Attorney: Teacher Contract Reveals Moral, Political Fissures
The following post by attorney Kenneth Craycraft originally appeared in the Cincinnati Enquirer May 12th as “Teachers’ contract reflects Catholic teaching” and is reproduced with the author’s permission. The dioceses of Cleveland and Columbus have adopted similar contract changes, as have several other dioceses in other states.
Are being Catholic and being American identical?
The vigorous and heated rhetoric over the new teacher contract for Archdiocese of Cincinnati schools reveals the fundamental tension between American political values and the rights and duties of a religious institution such as the Catholic Church to name and carry out its mission. Public reactions to the contract, including rallies, billboards funded by the self-appointed “Voice of the Faithful,” and petitions circulated by such anti-Catholic groups as Change.org and MoveOn.org have been well-documented in the Enquirer.
From the actual wording of the contract, it should be surprising that there is any controversy at all. By signing the contract, Archdiocesan teachers merely agree to refrain from engaging in conduct that includes:
“… public support of or publicly living together outside marriage, public support of or sexual activity out of wedlock, public support of or homosexual lifestyle, public support of or use of abortion, public support of or use of a surrogate mother, public support of or use of in vitro fertilization or artificial insemination, public membership in organizations whose mission and message are incompatible with Catholic doctrine or morals, and/or flagrant deceit or dishonesty.”
As a point of Catholic moral teaching and practice, this is unremarkable language, reflecting well-settled doctrine. It does not forbid discussion of these topics, including presentation of arguments that would challenge the teaching. Nor does it prevent a teacher who is the parent of a gay child from loving and supporting that child. It merely ensures that teachers who sign the contract to teach in a Catholic school do not advocate moral positions or live moral lifestyles that violate Catholic teaching. And, of course, no one is required to sign the contract. Then why the hubbub?
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The negative reactions expose a confusion about the proper relationship between American political values and fundamental Catholic moral teaching. Opposition voices believe the Archdiocese should take its moral and political guidance from the political principles that undergird American law and politics, asserting individual freedom as the highest moral ideal. Supporters believe that the church must speak with its own voice, asserting its freedom to name and defend its moral teaching, regardless of prevailing mores and practices.
The irony of this position being held by those who send their children to Catholic schools is befuddling. Essentially it says that I want to pay to send my children to a Catholic school, but I do not want the Catholic school to take Catholic positions on fundamental moral issues…. But if this is the case, why bother with the Catholic Church or its schools at all?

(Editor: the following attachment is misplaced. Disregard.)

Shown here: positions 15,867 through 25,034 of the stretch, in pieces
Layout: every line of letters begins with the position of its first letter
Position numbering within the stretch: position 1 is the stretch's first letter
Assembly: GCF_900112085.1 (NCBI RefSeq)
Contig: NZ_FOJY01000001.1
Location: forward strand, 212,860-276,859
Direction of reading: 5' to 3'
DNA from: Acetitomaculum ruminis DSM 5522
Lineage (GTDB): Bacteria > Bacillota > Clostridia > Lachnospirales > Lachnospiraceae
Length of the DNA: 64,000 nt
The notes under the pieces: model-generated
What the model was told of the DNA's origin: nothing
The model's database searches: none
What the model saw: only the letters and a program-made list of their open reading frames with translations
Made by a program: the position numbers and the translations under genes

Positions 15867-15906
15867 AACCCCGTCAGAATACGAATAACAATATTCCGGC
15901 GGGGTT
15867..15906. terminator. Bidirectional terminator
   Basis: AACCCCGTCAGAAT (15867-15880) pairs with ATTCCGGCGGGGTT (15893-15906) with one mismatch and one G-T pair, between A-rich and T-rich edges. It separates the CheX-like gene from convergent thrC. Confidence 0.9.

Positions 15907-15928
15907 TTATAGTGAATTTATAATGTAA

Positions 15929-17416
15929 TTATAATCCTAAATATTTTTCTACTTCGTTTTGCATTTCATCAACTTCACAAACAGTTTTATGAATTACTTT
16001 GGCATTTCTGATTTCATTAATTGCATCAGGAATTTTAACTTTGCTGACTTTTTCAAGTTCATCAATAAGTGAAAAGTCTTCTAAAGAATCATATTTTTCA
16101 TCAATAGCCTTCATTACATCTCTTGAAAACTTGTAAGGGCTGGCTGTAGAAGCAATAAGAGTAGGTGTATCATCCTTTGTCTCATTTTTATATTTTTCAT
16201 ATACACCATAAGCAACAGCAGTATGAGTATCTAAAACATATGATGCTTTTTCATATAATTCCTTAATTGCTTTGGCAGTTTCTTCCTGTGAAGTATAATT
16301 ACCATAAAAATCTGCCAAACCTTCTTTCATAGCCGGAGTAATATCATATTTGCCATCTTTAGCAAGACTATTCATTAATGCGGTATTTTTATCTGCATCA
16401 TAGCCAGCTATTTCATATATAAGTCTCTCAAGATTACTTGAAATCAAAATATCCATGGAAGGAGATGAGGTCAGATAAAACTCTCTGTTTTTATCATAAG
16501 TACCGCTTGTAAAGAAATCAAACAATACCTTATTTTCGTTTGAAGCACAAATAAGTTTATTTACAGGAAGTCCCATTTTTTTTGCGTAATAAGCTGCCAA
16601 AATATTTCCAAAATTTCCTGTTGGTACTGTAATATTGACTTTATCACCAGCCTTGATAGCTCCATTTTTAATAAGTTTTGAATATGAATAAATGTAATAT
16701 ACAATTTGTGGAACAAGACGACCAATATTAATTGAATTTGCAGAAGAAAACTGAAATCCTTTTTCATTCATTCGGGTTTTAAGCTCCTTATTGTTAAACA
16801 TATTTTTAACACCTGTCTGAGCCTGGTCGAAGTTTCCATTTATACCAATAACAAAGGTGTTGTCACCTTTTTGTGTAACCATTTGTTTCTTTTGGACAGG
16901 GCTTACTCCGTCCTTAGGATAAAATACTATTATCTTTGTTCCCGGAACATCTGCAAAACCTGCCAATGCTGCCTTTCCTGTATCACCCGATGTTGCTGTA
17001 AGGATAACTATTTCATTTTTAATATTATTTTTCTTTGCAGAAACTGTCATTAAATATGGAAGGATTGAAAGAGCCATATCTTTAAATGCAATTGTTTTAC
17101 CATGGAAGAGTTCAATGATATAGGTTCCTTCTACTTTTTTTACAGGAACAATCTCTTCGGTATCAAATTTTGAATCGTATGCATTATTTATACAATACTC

This view is exemplified in a protestant voice at a Fountain Square rally, as quoted in the Enquirer: “You can’t take away people’s right to free speech.” Now, of course the contract does no such thing. No one is forced to sign it; and it does not forbid debate and discussion of these issues within Catholic schools. The contract provides only that its signatories do not advocate positions or live lifestyles that violate church teaching. But leaving that aside, this voice exemplifies a fundamental and persistent confusion that collapses Catholic moral teaching into American political values. Put differently, this is a voice that seems to demand that the church – and its schools – adhere to American ideas of morality and education, rather than its own.
The irony of this position being held by those who send their children to Catholic schools is befuddling. Essentially it says that I want to pay to send my children to a Catholic school, but I do not want the Catholic school to take Catholic positions on fundamental moral issues. Looking deeper, however, this position exemplifies something more disturbing: It means that what it means to be an American and what it means to be a Catholic are exactly the same. But if this is the case, why bother with the Catholic Church or its schools at all?
People of integrity, sincerity and good will can disagree with the moral positions reflected in the contract. Maybe these principles are wrong. Those people should not sign the contract or send their children to Catholic schools. And no one will force them to do so. But they should disturb neither the right of the church to maintain the integrity of Catholic teaching in its schools nor the right of Catholics to send their children to such schools. To do so is downright un-American.
Kenneth R. Craycraft, Jr., is a resident of Milford and an attorney with the Shade Law Group, LLC, Mason. A former professor of Moral Theology at St. Mary’s University in San Antonio, he is the author of The American Myth of Religious Freedom.
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